China said on Tuesday that order had been restored in Urumqi, the capital of Xinjiang Uighur Autonomous Region, where at least 156 people were killed Sunday in inter ethnic clashes.
"The local authorities have restored the order in Urumqi, life is coming back to normal," Foreign Ministry spokesman Qin Gang said at a regular briefing.
Local authorities, who have introduced a curfew in Urumqi, accused the World Uighur Congress of fomenting the riots, saying its head Rebiya Kadeer was orchestrating the unrest from exile in the United States.
The Congress said over 840 people died in the riots.
Xinhua said earlier on Tuesday that around 1,000 people took to the streets demanding the release of relatives arrested during the riots.
Western journalists who were on a tour of the capital reported, however, that around 200 women and children had blocked a street calling for their relatives' release.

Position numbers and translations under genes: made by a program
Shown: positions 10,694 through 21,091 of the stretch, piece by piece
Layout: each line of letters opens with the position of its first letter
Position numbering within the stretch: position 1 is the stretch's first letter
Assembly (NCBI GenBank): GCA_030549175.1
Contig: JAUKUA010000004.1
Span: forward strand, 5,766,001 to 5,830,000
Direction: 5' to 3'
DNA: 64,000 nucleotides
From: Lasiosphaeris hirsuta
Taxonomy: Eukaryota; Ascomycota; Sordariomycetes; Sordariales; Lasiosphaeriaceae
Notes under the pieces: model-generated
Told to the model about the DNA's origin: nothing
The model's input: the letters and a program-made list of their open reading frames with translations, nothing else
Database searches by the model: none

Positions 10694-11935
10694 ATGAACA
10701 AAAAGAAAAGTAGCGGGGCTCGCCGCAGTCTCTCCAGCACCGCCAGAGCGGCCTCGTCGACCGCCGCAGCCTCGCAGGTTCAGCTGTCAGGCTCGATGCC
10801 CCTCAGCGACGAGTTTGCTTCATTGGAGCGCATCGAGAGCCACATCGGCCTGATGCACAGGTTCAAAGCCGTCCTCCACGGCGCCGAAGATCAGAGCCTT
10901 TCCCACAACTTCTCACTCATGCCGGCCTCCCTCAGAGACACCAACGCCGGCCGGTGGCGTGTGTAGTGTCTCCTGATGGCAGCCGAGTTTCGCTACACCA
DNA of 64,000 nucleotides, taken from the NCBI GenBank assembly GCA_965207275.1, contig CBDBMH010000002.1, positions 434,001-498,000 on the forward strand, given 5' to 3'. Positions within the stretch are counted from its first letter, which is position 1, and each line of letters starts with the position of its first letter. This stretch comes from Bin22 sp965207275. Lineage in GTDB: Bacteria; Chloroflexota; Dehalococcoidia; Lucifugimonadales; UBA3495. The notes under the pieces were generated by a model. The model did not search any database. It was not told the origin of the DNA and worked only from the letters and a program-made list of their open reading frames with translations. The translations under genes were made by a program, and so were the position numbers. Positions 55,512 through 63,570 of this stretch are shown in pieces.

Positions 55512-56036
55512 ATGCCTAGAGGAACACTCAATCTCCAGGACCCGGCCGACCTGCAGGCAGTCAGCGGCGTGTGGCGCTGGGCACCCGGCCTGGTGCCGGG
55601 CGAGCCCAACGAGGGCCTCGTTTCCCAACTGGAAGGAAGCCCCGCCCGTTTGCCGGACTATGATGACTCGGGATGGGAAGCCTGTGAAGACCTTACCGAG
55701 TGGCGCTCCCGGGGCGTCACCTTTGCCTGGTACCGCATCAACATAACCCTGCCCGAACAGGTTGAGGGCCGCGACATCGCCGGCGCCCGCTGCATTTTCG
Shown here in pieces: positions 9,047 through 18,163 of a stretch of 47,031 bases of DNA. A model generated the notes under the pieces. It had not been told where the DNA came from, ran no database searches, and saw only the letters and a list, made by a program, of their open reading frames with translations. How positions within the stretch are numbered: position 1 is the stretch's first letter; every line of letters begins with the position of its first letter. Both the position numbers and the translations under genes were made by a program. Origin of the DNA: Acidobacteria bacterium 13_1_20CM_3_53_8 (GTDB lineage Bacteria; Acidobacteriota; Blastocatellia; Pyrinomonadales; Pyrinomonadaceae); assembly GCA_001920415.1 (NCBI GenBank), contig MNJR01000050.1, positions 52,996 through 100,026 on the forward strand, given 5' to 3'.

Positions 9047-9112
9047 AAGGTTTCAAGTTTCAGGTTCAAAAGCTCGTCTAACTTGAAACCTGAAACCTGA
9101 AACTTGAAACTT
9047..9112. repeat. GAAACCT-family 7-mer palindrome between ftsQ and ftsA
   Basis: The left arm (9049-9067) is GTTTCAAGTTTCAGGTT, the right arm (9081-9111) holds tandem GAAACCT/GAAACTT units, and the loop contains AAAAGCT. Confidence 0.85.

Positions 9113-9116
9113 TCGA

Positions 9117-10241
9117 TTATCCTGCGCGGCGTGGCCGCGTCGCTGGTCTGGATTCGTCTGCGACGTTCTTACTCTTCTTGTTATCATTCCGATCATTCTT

The riots started in Urumqi on Sunday when a group of protesters demanded an investigation into the death of two ethnic Uighurs, who died during a fight with Han Chinese workers at a toy factory in late June. Around 1,500 people have been arrested.
Xinhua said protesting ethnic Uighurs attacked a number of Han Chinese, burning vehicles and attacking buses with sticks and rocks.
On Tuesday, however, other media reported that mass rallies of Han Chinese were targeting Muslim Uighur people in the city.
Xinhua said some 1,080 people were injured in the clashes. Over 20,000 armed police were called in to stop the unrest.
Xinjiang's 8 million Uighurs have complained of political, cultural and religious persecution by Beijing and there have been repeated calls by the Uighur community for more autonomy, with some seeking independence from China.
There are officially 56 ethnic groups in China, with Han Chinese making up 91.6% of the population.
Materials from RIA Novosti are used in this report.